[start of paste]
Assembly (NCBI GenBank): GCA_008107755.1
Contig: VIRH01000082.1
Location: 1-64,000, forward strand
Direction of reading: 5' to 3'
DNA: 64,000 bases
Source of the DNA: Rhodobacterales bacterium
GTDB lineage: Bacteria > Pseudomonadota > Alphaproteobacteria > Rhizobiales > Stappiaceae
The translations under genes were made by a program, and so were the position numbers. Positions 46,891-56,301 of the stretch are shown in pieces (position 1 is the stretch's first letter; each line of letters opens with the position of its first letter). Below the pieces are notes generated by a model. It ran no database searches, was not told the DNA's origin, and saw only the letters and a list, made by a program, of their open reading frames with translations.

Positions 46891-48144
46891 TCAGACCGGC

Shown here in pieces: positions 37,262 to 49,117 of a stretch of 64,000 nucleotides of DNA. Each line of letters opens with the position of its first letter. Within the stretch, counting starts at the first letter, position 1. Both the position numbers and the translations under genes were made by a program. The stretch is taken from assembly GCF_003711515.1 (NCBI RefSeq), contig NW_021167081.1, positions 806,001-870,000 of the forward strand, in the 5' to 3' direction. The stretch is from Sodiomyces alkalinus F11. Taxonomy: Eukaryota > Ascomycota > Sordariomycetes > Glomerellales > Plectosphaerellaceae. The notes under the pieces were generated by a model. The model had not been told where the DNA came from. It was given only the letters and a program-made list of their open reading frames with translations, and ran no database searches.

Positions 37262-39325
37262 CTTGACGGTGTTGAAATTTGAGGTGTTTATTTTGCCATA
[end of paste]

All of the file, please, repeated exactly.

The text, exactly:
Assembly (NCBI GenBank): GCA_008107755.1
Contig: VIRH01000082.1
Location: 1-64,000, forward strand
Direction of reading: 5' to 3'
DNA: 64,000 bases
Source of the DNA: Rhodobacterales bacterium
GTDB lineage: Bacteria > Pseudomonadota > Alphaproteobacteria > Rhizobiales > Stappiaceae
The translations under genes were made by a program, and so were the position numbers. Positions 46,891-56,301 of the stretch are shown in pieces (position 1 is the stretch's first letter; each line of letters opens with the position of its first letter). Below the pieces are notes generated by a model. It ran no database searches, was not told the DNA's origin, and saw only the letters and a list, made by a program, of their open reading frames with translations.

Positions 46891-48144
46891 TCAGACCGGC

Shown here in pieces: positions 37,262 to 49,117 of a stretch of 64,000 nucleotides of DNA. Each line of letters opens with the position of its first letter. Within the stretch, counting starts at the first letter, position 1. Both the position numbers and the translations under genes were made by a program. The stretch is taken from assembly GCF_003711515.1 (NCBI RefSeq), contig NW_021167081.1, positions 806,001-870,000 of the forward strand, in the 5' to 3' direction. The stretch is from Sodiomyces alkalinus F11. Taxonomy: Eukaryota > Ascomycota > Sordariomycetes > Glomerellales > Plectosphaerellaceae. The notes under the pieces were generated by a model. The model had not been told where the DNA came from. It was given only the letters and a program-made list of their open reading frames with translations, and ran no database searches.

Positions 37262-39325
37262 CTTGACGGTGTTGAAATTTGAGGTGTTTATTTTGCCATA